Photograph of the Battenberg family c. 1902 from the album of Victoria, Princess Louis of Battenberg, 1901-10 [MS 62 MB2/B2/6]

Photograph of the Battenberg family c.1902 from the album of Victoria, Princess Louis of Battenberg [MS 62 MB2/B2/6]

This photo of the Battenberg family was taken c. 1902. Princess Victoria is seated in the middle, with Prince Louis Francis on her lap.  On her left sits her husband Prince Louis Alexander, and on her right, her eldest daughter, Princess Alice. Prince George (dressed in a white sailor suit) sits in front of his father while Princess Louise sits on the floor. Louis was born on 25th June 1900 at Frogmore House, Windsor – and was christened Louis Francis Albert Victor Nicholas of Battenberg on 17th July that year.  He was Queen Victoria’s last godson – she held him at the christening – and baby Louis knocked her spectacles off her nose.

Victoria died in 1950 after a long life. By that time she was a grandmother and great grandmother.  Her biographer states: “she remained throughout her life a determined, stalwart figure, given to progressive ideas and with an interest in socialism and philosophy.”  Mountbatten remembers her remarkable intelligence and quickness; that she was talkative and forthright, very well read, and with a phenomenal memory – her family felt her death acutely.

The reminiscences of Victoria, first Marchioness of Milford Haven, form part of the Archive of Earl Mountbatten of Burma, MS 62 MB21.

Testing Times

MS310/9 A816 Photo showing University students sitting final examinations in St Mary’s Drill Hall, Southampton, 3 June 1959; from the scrapbook of Isabel Syed, 1958-60. Due to the large increase in student numbers in the ‘50s there were too many finalists to seat in the University Assembly Hall; exams were sat off-campus in 1958 and 1959.

MS310/9 A816 Photo showing University students sitting final examinations in St Mary’s Drill Hall, Southampton, 3 June 1959; from the scrapbook of Isabel Syed, 1958-60. Due to the large increase in student numbers in the ‘50s there were too many finalists to seat in the University Assembly Hall; exams were sat off-campus in 1958 and 1959.

This week we post an Archive photo for all those students commencing Semester 1 exams. It’s a familiar scene:  final examinations at St. Mary’s Drill Hall in Southampton, almost 60 years ago.  Note the dress code – shirts and ties for the gentlemen – quite formal by modern standards but positively relaxed compared to earlier times.  The University College of Southampton ‘Rules of Conduct and Discipline’ from 1924-5, required all students to wear full academic dress at lectures and written examinations [LF 783.2]  At that time the academic gown was the uniform of the student – not the badge of success reserved for graduation day.

With sartorial considerations out of the way, how to succeed at examinations?

WP1/984/9 f.3v. Printed ‘Standing Order of the Master-General and Board of Ordnance, dated 21st July 1824’, from the papers of Arthur Wellesley, first Duke of Wellington, Master General of the Ordnance from 1818-27. The Ordnance Department was a very large government department employing many staff.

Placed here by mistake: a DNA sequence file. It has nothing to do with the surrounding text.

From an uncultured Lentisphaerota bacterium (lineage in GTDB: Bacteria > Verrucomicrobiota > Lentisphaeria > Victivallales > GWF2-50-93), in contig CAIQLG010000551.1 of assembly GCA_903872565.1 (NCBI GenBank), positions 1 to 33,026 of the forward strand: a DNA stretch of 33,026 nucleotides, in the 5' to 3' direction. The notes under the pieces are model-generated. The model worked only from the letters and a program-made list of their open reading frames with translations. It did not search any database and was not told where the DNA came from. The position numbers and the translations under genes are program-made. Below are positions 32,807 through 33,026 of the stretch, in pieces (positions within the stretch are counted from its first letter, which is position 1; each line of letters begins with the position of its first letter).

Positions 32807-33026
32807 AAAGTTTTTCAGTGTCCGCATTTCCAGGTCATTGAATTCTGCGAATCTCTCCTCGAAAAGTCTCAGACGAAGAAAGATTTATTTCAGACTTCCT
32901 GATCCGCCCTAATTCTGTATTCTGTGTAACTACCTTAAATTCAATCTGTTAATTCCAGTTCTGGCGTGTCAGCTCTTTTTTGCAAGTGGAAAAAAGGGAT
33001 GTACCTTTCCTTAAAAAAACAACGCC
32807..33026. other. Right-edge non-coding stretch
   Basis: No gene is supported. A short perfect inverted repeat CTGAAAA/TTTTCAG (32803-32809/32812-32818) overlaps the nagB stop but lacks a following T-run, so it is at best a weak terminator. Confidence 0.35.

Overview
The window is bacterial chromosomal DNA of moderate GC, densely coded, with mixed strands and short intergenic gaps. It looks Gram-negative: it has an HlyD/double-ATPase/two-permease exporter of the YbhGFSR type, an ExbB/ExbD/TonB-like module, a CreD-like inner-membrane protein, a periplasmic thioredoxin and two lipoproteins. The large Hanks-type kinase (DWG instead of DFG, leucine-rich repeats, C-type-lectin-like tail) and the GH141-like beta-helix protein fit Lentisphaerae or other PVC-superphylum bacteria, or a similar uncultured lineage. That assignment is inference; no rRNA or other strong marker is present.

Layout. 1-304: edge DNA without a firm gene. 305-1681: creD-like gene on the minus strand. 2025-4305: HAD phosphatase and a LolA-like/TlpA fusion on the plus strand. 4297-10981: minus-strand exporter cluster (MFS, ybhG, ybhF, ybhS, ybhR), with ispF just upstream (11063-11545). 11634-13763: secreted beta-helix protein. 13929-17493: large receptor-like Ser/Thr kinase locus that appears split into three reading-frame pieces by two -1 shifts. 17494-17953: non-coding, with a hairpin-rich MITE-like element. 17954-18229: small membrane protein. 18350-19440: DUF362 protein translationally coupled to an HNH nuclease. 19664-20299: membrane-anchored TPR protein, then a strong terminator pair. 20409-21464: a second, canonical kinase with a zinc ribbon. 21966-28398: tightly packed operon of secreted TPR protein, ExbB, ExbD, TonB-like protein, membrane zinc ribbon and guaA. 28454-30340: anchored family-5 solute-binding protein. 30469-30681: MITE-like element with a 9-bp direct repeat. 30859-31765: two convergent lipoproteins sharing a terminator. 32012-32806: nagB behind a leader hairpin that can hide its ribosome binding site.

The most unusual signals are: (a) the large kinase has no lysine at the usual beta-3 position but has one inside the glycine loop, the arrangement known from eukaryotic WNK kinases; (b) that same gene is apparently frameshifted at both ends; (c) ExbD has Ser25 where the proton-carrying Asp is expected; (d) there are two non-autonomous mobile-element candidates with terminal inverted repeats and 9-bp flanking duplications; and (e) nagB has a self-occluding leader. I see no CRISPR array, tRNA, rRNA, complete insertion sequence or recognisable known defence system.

WP1/984/9 f.3v. Printed ‘Standing Order of the Master-General and Board of Ordnance, dated 21st July 1824’, from the papers of Arthur Wellesley, first Duke of Wellington, Master General of the Ordnance from 1818-27. The Ordnance Department was a very large government department employing many staff.

We find some helpful tips in this 19th-century standing order of the Master General and Board of Ordnance.  It states that every person nominated to a post in the Ordnance Department must undergo examination, which should include the following points:

1st  – His* handwriting must be clear and legible in every respect, of which a specimen is to be produced.  [* no equal opportunity at the Ordnance in 1824!!]

2nd  – It is expected that he will be perfect in the common rules of Arithmetic, viz. – Addition, Subtraction, Multiplication, and Division; and when the Office to which he may be nominated shall particularly relate to Accounts, he will be required to pass a further examination of his abilities in the Rule of Three and Fractions.

3rd  – Every person nominated as above, will be required to write grammatically in the English language and to be correct in his orthography.

Handwriting, mental arithmetic and spelling apart, the final hurdle was age: candidates should produce a certificate “in order to verify that the age of 16 years has been attained, and that he is not beyond thirty, though in the latter case, a latitude of a few months will be allowed, and not considered a disqualification for the Office”.

We can see these rules as part of the rise of professionalization in the 19th century – it was now accepted that employees should be competent – and a reminder that the history of examination and education is long and interlinked.  Exams are a test and a rite of passage; a shared experience that ties together students past and present.

Strenuis Ardua Cedunt   [The heights yield to endeavour – University motto.]